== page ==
Feruzan: The Face of One of the Many Muslims Trump Wants to Ban

Republican presidential candidate, businessman Donald Trump addresses supporters at a campaign rally, Monday, Dec. 21, 2015,
Republican presidential candidate, businessman Donald Trump addresses supporters at a campaign rally, Monday, Dec. 21, 2015, in Grand Rapids, Mich. (AP Photo/Carlos Osorio)

Republican frontrunner Donald Trump has called for the banning of Muslims from traveling to America in light of the recent shootings in San Bernardino by two Muslim terrorists. This news coincided with my mother-in-law Feruzan getting her American tourist visa from the American embassy in Istanbul, Turkey.

I thought I would introduce her to put a face on the thousands of average Muslims who come to America annually that Trump and his followers want to ban. I believe she is far more emblematic of Muslims coming to our country than the fanatics who carried out the attacks in California and I felt that her (their) story should be told too.

To begin with, I married Feruzan's daughter Feyza in a civic wedding in London that she and her husband Kemal could not attend. I later flew with great trepidation to their home of Cesme on Turkey's spectacular Mediterranean coast to meet her parents. But I need not have been fearful. When I met Feyza's parents at the airport, her father, Kemal, enveloped me in his arms, lifted me up for all to see, and proudly proclaimed "oghlum!" (my son). Since then I have regularly traveled to their home in a cozy seaside village and been warmly treated like one of the family.

I remember once getting sick in Cesme and having Feruzan break a loaf of bread over my head, say a prayer in Arabic, and throw the bread into the street to fend off the jinns or bad spirits that she felt had infected me. This superstitious tradition, which is emblematic of the peaceful, Sufi-mystical strain of Islam that dominates Turkey and much of the Islamic world, was one of the rare signs of religion I saw her manifest. Feruzan did occasionally say a prayer of protection before we began long journeys, when her mother died last year she had a Muslim funeral, and she kept a nazar glass amulet of glass to ward off the evil eye, but that was about it when it came to outward manifestations of Islam.

Feruzan found the ISIS and Al Qaeda fanatics who she saw on the evening news in Turkey to be repulsive. So much so that she found the long beard I grew last summer to be disturbing because it reminded her of the jihadi terrorists.

If Feruzan outwardly worshipped anything, it was her daughter, my wife, and she missed her terribly. Despite the sorrow of losing Feyza to a husband from a faraway land, Feruzan was excited by the opportunity that her daughter's marriage to an American afforded her to see our great country. She annually visits us in Boston for month-long stints that coincide with Feyza's birthday in June and embraces America and its fascinating culture on her much-anticipated stays. Most notably, she fell in love with our diverse cuisine. Feruzan eagerly waits all year to come to America to eat sushi, constantly nags me to barbecue hamburgers on the grill, loved the blackened gator tail we offered her in Florida during her birthday trip to Miami's South Beach, and eagerly devours everything from burritos served with margaritas to clam chowder when she is here.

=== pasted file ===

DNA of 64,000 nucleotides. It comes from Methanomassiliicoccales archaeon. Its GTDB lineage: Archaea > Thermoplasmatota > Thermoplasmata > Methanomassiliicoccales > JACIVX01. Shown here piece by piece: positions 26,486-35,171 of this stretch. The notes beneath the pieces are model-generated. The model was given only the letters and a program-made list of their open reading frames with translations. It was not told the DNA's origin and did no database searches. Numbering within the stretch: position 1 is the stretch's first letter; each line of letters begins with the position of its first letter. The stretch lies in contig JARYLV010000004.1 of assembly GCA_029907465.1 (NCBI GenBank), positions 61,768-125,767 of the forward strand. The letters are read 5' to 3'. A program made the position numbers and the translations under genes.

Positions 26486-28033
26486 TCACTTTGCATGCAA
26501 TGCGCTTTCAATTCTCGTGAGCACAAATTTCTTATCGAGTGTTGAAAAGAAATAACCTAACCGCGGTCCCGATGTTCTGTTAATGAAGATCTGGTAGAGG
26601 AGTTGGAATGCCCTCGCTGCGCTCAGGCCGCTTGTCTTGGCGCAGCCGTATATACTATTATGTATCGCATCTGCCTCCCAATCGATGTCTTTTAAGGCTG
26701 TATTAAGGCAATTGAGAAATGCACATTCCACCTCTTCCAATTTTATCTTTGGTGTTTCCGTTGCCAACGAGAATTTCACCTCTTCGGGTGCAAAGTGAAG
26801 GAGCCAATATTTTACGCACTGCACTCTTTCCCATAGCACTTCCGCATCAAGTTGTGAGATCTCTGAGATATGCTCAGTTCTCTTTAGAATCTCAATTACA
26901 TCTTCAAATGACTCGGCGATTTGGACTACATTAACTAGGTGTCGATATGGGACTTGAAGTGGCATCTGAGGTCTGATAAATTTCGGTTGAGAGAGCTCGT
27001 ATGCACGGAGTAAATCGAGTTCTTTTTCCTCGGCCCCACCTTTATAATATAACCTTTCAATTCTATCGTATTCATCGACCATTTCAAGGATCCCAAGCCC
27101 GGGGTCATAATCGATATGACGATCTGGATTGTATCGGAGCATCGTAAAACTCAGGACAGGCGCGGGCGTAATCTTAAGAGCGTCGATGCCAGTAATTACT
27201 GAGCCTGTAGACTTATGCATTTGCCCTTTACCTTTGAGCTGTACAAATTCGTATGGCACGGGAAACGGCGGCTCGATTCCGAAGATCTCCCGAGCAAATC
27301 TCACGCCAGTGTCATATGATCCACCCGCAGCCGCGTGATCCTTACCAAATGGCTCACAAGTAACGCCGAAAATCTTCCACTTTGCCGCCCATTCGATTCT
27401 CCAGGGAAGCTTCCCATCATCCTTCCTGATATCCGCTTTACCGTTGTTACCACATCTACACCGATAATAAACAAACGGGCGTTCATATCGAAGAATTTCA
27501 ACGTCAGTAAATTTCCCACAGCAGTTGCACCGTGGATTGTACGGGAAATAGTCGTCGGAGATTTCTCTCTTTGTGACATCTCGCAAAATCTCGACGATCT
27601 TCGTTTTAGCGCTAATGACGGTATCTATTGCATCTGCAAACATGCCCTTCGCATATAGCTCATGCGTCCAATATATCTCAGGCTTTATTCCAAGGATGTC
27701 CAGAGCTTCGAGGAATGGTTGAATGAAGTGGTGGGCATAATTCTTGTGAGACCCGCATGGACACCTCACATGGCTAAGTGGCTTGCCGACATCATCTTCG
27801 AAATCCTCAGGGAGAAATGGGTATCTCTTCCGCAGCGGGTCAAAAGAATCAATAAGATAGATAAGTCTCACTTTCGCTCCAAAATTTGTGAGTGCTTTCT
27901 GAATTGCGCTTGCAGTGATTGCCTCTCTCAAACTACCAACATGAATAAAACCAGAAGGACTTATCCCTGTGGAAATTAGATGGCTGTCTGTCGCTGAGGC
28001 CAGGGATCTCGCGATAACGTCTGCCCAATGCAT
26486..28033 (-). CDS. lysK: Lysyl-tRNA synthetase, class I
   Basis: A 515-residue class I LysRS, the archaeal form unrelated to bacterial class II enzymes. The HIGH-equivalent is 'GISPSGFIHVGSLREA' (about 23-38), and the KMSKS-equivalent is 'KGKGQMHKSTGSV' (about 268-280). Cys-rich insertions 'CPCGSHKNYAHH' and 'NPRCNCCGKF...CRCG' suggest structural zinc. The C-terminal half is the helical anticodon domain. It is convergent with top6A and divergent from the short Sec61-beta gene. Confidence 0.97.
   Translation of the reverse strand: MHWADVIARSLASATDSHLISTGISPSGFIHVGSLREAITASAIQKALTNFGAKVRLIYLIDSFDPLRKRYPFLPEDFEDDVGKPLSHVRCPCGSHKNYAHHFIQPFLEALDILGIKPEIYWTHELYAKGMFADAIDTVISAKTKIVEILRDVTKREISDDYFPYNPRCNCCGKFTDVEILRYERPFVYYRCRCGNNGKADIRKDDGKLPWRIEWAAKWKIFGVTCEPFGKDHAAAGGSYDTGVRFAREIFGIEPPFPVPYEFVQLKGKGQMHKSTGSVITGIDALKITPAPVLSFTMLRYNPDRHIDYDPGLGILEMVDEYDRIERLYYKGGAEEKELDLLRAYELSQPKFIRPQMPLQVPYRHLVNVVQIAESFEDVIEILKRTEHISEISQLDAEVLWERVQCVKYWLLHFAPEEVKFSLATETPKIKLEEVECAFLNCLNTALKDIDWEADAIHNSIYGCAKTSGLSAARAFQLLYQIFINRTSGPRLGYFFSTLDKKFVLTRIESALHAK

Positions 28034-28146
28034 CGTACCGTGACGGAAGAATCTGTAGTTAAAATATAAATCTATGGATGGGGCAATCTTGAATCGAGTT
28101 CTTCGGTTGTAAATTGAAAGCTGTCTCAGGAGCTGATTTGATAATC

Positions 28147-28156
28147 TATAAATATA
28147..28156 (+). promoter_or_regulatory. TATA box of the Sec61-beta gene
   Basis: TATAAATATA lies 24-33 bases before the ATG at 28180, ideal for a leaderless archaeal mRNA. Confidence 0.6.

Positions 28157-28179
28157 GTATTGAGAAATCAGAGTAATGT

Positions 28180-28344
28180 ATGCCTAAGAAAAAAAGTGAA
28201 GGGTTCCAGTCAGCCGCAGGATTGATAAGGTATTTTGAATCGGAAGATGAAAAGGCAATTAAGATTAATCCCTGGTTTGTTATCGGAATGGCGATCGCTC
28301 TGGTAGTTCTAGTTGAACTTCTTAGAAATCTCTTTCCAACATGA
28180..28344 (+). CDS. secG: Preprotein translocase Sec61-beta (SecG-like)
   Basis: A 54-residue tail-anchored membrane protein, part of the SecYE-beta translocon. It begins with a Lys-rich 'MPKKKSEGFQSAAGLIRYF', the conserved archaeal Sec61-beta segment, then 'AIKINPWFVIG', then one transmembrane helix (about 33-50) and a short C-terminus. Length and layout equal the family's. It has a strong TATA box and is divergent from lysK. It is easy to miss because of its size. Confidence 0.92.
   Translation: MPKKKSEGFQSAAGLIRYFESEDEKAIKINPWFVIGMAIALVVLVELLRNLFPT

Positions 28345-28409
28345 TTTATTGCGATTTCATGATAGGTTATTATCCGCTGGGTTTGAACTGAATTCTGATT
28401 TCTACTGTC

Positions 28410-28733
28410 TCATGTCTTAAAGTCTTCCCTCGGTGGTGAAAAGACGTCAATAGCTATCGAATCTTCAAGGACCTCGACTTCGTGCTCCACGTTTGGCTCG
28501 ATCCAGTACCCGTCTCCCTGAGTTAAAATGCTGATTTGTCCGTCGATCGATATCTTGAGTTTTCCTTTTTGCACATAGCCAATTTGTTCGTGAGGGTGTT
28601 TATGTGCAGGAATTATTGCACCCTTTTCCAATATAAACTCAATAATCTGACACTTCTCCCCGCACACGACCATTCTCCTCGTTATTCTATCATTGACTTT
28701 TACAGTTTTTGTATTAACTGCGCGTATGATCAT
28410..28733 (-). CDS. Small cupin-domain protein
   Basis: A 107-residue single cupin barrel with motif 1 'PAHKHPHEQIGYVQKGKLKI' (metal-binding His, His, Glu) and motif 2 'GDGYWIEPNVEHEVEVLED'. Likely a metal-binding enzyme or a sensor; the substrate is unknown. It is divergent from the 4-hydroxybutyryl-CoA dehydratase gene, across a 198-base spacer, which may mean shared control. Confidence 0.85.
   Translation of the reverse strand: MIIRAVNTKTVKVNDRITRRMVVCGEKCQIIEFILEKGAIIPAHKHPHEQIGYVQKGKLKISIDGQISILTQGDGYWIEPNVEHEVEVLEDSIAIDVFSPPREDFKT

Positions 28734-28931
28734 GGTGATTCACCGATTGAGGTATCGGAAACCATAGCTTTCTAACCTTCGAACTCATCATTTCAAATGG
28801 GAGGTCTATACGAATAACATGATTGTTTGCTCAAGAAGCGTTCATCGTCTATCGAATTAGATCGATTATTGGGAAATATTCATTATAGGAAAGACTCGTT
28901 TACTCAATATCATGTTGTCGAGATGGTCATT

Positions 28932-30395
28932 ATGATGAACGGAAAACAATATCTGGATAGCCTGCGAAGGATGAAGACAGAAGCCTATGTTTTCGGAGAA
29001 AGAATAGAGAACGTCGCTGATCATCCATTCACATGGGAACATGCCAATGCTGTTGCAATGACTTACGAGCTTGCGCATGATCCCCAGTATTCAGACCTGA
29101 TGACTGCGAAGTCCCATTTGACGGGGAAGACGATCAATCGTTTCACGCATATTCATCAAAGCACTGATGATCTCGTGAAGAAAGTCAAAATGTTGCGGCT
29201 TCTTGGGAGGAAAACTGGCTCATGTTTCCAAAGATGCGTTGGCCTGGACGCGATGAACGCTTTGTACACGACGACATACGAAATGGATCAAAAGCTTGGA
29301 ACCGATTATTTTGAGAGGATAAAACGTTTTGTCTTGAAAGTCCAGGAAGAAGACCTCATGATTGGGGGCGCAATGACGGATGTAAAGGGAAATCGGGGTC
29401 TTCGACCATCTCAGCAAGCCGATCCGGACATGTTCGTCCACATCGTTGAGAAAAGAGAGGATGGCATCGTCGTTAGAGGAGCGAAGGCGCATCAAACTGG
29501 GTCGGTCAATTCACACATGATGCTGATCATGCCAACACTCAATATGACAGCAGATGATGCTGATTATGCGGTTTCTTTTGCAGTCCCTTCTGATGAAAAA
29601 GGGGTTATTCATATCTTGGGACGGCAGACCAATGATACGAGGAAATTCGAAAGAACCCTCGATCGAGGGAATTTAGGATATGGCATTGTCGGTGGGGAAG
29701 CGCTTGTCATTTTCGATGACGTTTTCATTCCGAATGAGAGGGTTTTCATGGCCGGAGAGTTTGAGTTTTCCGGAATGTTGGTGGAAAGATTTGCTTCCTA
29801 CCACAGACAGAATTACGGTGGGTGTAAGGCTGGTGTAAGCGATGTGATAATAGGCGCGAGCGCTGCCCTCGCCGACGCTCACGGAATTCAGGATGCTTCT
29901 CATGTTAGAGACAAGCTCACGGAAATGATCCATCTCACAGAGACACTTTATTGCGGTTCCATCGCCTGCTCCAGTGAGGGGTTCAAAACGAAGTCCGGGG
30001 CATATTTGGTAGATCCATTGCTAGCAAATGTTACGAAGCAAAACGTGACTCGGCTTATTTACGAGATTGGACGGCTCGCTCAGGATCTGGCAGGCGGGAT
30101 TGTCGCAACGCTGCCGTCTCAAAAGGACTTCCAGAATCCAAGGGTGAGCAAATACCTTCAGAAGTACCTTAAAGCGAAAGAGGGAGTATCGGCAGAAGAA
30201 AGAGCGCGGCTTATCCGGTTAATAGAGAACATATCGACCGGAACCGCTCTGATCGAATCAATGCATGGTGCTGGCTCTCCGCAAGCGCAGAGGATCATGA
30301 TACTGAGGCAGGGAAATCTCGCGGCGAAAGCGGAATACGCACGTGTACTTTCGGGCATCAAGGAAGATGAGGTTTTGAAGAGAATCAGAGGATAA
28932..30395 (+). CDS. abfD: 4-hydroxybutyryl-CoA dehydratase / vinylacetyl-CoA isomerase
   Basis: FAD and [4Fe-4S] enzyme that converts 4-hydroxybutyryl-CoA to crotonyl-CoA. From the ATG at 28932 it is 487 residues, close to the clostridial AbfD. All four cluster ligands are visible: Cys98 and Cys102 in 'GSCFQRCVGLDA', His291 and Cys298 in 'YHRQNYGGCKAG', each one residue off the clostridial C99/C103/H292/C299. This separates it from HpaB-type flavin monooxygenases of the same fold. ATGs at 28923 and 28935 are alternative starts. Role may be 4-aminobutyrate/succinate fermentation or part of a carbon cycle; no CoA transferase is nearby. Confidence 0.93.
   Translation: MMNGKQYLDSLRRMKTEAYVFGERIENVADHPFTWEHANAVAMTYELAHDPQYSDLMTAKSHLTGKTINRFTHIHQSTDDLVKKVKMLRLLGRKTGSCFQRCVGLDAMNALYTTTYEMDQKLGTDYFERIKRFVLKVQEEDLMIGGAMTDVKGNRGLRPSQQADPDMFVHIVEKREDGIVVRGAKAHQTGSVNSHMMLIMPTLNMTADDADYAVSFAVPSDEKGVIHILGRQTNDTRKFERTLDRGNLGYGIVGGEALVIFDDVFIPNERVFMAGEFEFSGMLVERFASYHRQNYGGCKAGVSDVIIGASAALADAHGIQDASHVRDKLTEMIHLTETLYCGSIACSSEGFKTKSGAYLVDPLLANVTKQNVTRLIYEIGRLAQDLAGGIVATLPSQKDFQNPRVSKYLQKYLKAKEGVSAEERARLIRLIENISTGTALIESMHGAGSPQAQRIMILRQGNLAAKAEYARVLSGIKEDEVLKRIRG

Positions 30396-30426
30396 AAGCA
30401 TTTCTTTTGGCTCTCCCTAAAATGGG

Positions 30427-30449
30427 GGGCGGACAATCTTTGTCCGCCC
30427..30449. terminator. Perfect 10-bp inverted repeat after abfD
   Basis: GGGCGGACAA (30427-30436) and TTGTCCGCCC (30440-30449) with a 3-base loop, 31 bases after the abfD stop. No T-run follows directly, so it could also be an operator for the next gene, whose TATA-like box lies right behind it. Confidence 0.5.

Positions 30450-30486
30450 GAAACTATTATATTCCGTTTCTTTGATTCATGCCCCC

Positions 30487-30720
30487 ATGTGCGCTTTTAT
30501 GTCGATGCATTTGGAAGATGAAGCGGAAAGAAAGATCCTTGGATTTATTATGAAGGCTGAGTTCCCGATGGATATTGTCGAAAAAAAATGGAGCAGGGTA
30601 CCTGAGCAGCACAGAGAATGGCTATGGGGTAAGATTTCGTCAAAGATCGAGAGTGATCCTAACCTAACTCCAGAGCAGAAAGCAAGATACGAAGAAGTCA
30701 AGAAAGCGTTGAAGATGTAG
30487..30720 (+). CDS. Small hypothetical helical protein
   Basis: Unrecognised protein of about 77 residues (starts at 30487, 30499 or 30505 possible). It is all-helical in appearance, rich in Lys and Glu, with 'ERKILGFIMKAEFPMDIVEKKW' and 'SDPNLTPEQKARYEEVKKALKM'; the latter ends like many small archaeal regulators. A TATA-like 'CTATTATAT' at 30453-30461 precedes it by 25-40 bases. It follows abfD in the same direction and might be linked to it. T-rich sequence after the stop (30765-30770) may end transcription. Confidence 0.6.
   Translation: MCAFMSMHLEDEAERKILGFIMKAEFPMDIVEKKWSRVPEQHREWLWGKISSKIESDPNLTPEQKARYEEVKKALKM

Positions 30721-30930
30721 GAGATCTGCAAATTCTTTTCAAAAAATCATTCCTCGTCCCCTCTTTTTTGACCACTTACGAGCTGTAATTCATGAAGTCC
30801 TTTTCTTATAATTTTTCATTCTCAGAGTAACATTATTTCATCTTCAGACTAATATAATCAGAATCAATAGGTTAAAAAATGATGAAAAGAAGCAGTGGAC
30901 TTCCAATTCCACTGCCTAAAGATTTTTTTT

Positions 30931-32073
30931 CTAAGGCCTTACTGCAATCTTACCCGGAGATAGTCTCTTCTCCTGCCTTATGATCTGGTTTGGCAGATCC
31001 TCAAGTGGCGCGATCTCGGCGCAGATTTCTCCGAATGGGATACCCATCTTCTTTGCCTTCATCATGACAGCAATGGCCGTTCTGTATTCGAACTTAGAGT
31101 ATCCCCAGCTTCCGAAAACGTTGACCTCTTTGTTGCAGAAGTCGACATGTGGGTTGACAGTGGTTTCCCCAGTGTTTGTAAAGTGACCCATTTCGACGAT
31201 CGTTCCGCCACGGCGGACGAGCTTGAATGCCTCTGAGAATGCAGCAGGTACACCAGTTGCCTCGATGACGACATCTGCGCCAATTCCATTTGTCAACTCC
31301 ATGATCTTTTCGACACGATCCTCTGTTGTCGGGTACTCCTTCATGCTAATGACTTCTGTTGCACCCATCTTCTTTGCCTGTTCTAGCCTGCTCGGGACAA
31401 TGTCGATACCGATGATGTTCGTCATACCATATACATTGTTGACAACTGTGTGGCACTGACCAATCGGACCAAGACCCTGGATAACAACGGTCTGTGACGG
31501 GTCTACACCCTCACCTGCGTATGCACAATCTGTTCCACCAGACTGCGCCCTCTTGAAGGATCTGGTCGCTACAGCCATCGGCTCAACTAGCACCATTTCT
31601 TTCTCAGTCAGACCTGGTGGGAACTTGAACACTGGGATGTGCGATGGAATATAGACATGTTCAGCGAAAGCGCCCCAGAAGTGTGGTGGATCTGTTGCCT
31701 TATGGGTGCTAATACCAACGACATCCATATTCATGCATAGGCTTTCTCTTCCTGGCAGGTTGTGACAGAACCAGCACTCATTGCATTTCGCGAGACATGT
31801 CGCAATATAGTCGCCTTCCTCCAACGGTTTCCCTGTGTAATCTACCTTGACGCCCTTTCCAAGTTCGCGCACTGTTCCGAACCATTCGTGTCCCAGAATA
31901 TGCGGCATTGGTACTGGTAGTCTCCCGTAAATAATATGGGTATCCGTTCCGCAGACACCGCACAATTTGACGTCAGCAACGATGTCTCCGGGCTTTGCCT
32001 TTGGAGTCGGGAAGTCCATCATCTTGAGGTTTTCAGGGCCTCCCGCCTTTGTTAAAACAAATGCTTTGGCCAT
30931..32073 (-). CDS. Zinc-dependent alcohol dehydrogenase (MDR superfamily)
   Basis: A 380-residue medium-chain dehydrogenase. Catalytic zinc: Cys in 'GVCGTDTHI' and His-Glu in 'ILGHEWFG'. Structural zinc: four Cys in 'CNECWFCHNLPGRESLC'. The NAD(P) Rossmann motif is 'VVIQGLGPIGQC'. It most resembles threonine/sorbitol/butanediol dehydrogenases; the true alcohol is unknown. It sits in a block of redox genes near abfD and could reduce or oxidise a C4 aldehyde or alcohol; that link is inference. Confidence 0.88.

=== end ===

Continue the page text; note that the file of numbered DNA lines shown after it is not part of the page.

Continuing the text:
When she is not with us in person, Feruzan lives vicariously with us via her Sunday afternoon Skype chats. On these hours-long conversations, she invariably includes her small beloved terrier whom she named with the ultimate un-Muslim name of Barney. Politics rarely come up in these family discussions and neither Feyza nor her mother are overtly political. Although, having said that, when Feyza became an American citizen, Feruzan was thrilled. Among her most prized possession is one of two small American flags given to Feyza during her naturalization ceremony in Boston's Fenway Park.

Two Sundays ago I heard Feyza talking to her mother via Skype. Feruzan had seen on the Turkish news that a leading American politician was talking about banning all Muslims from America. She, like most Turks who heard the news, was stunned that America, the country whose President Kennedy has a popular street named after him in Istanbul, could produce such a politician. Feyza calmed her mother down and assured her that such a man could never get elected president in America, the country that millions of Turks admire and respect for doing everything from defending them from Communism to exporting democracy, iPhones and blockbuster movies like Jurassic Park.

For the sake of Feruzan, and thousands of other peaceful Muslims like her who travel annually to America, I hope my wife's confidence in her adopted homeland is not misplaced.